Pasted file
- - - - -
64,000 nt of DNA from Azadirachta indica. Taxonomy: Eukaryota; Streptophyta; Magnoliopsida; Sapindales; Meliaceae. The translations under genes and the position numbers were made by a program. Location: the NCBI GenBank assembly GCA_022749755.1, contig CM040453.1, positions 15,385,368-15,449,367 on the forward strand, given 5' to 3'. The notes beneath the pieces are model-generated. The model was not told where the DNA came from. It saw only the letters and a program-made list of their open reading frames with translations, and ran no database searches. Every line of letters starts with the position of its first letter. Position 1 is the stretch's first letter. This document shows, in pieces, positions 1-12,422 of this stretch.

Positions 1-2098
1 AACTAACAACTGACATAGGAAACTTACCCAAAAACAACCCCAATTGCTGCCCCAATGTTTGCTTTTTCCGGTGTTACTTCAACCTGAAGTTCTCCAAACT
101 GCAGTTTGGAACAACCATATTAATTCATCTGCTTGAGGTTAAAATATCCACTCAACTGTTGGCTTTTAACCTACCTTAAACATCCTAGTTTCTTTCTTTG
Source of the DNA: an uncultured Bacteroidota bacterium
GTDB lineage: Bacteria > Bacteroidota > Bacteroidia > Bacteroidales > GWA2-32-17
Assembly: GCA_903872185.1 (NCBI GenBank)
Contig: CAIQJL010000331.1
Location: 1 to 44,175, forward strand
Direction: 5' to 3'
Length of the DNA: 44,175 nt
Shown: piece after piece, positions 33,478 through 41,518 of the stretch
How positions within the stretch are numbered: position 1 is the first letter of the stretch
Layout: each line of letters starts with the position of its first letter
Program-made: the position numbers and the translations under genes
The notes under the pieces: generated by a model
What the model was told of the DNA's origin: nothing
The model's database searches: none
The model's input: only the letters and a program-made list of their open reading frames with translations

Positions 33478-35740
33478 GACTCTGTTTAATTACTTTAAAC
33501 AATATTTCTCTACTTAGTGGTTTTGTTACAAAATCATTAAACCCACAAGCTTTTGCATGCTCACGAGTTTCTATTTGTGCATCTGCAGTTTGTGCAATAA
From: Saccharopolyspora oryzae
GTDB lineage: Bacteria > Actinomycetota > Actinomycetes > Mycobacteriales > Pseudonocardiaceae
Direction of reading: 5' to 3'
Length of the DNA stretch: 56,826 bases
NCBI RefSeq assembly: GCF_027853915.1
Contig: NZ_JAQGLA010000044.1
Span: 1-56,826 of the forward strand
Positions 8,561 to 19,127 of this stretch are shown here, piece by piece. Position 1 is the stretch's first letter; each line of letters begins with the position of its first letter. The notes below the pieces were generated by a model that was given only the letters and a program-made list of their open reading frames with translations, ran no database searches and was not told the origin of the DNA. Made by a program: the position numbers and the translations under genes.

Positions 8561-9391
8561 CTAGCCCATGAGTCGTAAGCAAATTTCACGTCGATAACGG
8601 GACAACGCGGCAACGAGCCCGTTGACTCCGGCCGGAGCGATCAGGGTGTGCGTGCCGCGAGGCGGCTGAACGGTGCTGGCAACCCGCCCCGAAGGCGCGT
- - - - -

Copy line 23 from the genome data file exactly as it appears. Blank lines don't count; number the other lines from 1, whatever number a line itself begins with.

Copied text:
From: Saccharopolyspora oryzae